In response to the pandemic, a Midwestern health system created a remote patient monitoring program that allows health care providers to monitor and advise patients without requiring an emergency room visit. The program includes vital-sign-monitoring equipment and a tablet equipped with video communication software, which only requires a cell signal and not internet access. Although the program was created to reduce hospital crowding and in-person exposures in the pandemic, providers find that not only do patients appreciate home-based care, providers are also able to more quickly identify changes in patient status given the ongoing monitoring. The additional benefit of easy check-ins also eases anxiety and loneliness among older adults living alone. #covid-19 #rural #mentalhealth #health

Early evidence suggests four-day school weeks don’t meet all their aims

July 12, 2021 – Young Children, Older YouthCOVID-19, Education, Rural

Four-day school weeks have become increasingly common in rural places, with 662 districts in 24 states using this model pre-pandemic. To ease remote learning implementation and reduce costs, the COVID-19 pandemic increased adoption of this model both in and out of rural areas, with the aim of reducing budgetary issues, attracting teachers, and improving student attendance. While there is some evidence that teachers view the model as a benefit, there are minimal budgetary savings or attendance improvements. Little evidence exists on the implications for student achievement, but early data from Oklahoma and Oregon suggests outcomes depends on how learning time is structured. One major downside to a four-day school week is in reduced access to school-based services, like childcare, physical activity, and school-meal programs that students and families rely on during the typical work-week. #covid-19 #education #rural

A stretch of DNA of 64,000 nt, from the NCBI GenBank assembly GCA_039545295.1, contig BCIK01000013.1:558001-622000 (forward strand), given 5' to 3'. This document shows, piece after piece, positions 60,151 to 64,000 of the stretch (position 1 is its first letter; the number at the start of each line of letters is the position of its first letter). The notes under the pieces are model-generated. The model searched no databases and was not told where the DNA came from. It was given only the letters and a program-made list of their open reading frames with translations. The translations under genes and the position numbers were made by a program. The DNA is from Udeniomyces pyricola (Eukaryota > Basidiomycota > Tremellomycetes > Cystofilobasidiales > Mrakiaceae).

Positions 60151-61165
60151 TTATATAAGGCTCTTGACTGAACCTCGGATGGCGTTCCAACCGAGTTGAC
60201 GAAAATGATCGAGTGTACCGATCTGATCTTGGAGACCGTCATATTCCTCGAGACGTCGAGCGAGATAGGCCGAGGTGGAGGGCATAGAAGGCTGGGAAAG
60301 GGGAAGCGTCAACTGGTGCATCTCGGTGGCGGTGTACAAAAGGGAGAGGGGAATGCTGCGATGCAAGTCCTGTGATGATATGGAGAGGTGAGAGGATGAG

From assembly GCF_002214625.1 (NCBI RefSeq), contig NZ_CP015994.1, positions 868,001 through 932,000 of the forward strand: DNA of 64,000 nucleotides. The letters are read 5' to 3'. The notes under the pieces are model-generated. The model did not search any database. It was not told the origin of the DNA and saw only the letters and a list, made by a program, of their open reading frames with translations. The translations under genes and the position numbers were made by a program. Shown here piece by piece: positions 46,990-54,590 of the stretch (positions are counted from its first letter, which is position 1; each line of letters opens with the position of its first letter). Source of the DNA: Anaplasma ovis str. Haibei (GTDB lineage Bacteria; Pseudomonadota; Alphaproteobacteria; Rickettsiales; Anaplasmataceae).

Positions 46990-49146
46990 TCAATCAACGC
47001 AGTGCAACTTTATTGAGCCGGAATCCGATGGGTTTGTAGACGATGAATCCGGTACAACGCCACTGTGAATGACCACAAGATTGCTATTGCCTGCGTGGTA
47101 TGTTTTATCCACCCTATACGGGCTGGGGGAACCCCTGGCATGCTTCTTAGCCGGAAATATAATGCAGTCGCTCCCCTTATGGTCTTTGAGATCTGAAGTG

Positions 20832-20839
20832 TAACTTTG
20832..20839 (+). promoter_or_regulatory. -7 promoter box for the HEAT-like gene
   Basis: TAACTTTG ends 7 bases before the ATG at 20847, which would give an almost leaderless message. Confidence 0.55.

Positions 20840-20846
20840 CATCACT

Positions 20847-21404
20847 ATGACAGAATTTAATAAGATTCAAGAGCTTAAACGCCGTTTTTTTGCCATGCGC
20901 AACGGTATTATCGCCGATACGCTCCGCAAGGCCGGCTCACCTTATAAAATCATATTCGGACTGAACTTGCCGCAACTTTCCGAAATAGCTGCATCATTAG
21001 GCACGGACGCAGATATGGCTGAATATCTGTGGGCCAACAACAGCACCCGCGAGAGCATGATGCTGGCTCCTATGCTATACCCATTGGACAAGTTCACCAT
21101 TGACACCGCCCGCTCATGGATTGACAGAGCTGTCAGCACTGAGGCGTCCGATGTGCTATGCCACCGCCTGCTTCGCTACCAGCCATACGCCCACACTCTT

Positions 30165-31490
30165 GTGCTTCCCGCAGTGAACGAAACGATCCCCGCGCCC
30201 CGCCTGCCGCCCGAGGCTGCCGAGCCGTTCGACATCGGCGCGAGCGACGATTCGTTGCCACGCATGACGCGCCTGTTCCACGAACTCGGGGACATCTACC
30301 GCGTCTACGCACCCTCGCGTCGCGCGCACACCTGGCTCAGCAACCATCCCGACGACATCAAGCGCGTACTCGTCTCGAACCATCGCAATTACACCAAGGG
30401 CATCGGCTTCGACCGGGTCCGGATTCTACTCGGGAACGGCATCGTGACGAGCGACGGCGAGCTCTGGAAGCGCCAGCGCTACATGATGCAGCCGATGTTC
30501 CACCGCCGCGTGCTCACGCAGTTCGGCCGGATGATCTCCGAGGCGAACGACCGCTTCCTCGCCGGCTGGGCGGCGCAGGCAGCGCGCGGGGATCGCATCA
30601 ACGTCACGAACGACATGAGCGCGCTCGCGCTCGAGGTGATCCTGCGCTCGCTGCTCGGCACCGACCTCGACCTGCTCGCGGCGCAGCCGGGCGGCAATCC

Evidence-based program strengthens multiple dimensions of senior wellbeing

July 8, 2021 – SeniorsHealth, Rural

The Rural Health Information Hub presents a summary of the StrongPeople™ programs, which have been under evaluation since 1994. The affiliated programs equip community-based health educators to lead classes on exercise, dietary skills, and civic activity to expand options for healthy living activities among older adults, particularly in rural places. Each element of the program has a substantial evidence base, with measurable improvements in physical activity, weight, strength, physical function, pain, depression, and other indicators among older adult participants. Companionship among group members is cited as a particularly favored element among participants. Interested community leaders can purchase training materials, then offer the programming to community members at typically low costs. #health #rural

COVID further strains rural health safety net amid growing rural health and resource risks

July 7, 2021 – FamiliesCOVID-19, Health, Racial Equity, Rural

A healthcare analytics firm, the Chartis Group, has released a paper reporting on its ongoing data collection on rural health conditions and health care resources in light of the pandemic. The work identifies a pre-existing fragility in rural health care resources, with 138 rural hospital closures in the past decade, and 453 more vulnerable to closure. The authors note that rural places at risk of prolonged pandemic effects and those at risk of high hospital closures share key characteristics, including high rates of uninsurance and greater shares of residents with chronic illness. #covid-19 #rural #racialequity #health